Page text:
Since mid-2015 we’ve been busy rebuilding Specialist Publisher - the application that powers the Manual and Finder content formats on GOV.UK. This post is an update on where we've got to.
We built Specialist Publisher when we found some unmet user needs during the transition of agencies’ content to GOV.UK. Specialist Publisher is one of the least mature parts of the GOV.UK system, so we get lots of requests from government colleagues to make feature improvements. However, we’re putting these on hold until the rebuild is complete.
This work is part of our focus to rebuild the Publishing Platform over this financial year. While we rewrite Specialist Publisher to allow developers to iterate and build upon it more quickly, we are migrating it to use the new Publishing Platform, as its centralised data store.
We’ve already deployed two Finders live in the new Specialist Publisher. They are for the Rail Accident Investigation Branch (RAIB) and Marine Accident Investigation Branch (MAIB). The next Finder should go live in the next week or two.
Once all of the Finders are live in the new version, we may consider isolating the Finder format into its own publishing application, before we focus on the Manuals format.
Will Specialist Publisher change?
Yes, but not immediately.
There’s lots of demand to improve the formats in Specialist Publisher. While it’s tempting to add new features to Specialist Publisher right now, we need to concentrate on rewriting and integrating with the Publishing Platform. While we’re doing this, we’ve taken the decision to move away from hexagonal architecture and standardise its build to be similar to the rest of our platform.
We don’t want to run two versions of Specialist Publisher concurrently for very long as it risks creating confusion, so we’ll deprioritise product requests until the rebuild is complete.
That said, there are a few minor changes happening now to the Finder format, because of its move to use the Publishing Platform. Finders in the new Specialist Publisher will use some slightly different terminology, such as ‘unpublish’ instead of ‘withdraw’. This is part of standardising the language we use across our publishing applications.
Most of the significant changes will come over the next 6 to 12 months as the Publishing Platform is developed, to the benefit of all publishing applications.
We’re adding a new Finder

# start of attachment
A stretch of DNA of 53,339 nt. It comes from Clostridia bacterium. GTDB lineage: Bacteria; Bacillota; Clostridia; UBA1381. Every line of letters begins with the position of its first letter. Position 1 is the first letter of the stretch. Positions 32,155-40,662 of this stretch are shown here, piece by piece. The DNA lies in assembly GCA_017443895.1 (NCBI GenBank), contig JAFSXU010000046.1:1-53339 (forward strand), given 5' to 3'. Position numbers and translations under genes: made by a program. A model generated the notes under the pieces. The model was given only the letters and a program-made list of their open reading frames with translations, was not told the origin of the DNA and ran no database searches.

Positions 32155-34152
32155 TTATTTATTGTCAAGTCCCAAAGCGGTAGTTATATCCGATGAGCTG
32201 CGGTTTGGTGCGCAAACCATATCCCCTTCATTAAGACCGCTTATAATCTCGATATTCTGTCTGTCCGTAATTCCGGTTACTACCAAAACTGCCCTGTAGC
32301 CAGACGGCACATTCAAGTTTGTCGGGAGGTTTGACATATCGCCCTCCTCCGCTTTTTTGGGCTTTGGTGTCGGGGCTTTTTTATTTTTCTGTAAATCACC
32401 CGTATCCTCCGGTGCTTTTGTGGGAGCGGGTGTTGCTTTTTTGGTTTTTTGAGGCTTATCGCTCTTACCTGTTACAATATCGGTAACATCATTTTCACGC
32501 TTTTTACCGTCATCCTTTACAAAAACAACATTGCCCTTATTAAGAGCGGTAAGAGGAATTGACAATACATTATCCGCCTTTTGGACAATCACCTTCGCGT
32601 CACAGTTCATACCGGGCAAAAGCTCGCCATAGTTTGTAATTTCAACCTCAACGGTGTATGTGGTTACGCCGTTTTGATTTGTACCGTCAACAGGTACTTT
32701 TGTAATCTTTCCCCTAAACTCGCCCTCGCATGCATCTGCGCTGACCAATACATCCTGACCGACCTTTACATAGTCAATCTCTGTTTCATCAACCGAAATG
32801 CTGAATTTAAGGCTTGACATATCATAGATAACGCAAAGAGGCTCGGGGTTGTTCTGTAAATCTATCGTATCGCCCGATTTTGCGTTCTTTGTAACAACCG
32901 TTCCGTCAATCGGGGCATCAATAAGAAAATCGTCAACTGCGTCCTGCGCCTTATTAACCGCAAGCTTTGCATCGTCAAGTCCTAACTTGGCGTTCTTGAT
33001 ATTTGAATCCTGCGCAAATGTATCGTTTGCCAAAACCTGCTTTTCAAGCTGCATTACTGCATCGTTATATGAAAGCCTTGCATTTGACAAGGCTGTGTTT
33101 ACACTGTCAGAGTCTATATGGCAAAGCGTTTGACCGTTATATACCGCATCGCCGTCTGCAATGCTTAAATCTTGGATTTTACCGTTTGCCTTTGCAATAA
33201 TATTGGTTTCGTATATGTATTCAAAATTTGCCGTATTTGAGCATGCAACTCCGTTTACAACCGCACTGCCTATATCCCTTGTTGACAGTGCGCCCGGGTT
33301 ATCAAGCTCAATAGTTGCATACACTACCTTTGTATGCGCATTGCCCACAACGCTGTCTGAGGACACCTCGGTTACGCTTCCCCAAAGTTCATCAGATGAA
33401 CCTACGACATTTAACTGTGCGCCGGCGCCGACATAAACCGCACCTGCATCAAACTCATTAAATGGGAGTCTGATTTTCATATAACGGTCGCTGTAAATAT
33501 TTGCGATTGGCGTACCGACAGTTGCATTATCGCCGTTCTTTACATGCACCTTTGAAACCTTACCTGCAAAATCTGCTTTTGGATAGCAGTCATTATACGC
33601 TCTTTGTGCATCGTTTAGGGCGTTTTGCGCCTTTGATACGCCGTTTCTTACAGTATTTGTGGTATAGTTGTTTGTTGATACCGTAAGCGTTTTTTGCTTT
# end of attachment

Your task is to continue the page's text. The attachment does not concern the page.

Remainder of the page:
While we’re doing this work on Specialist Publisher, we’re also running a trial to see how easy it is for an agency to build on the GOV.UK platform. The Department for International Development (DFID) have appointed DXW to create a Finder that can replace their 'Research for Development' website.
The contract for their existing website ends in the autumn of 2016, so we’re working to support DXW in building the new Finder before it is merged with the GOV.UK platform.
What we’re learning
We have a full team working on this task, so we have product and delivery oversight to support the developers. Being set up this way means that we’re properly considering risks, prioritising well and improving our approach to deliver things faster.
While we’re doing this work, we’ll be assessing Specialist Publisher’s quirks and curiosities to see if there’s anything that should be added to the Publishing Platform.
The work so far has already drawn attention to some inconsistencies in our publishing terminology, for example. This is really helpful to the overall project of rebuilding the GOV.UK Publishing Platform, because Specialist Publisher is the first application to go all the way through to our phase 2 architecture - using Publishing API as its centralised data store.
We’ll keep you posted
We’re notifying digital leads ahead of each Finder switching over to the new Specialist Publisher. If our work is successful, publishers shouldn’t experience any disruption to the service or notice any changes (apart from the minor terminology labelling mentioned above).
What you should notice, however, is that in the future we will be able to iterate on the Specialist Publisher formats more quickly. It will also benefit from all of the effort we are putting in to centralising functionality in the Publishing Platform too.
Jennifer Allum is a GOV.UK Product Manager. You should follow Jen on Twitter.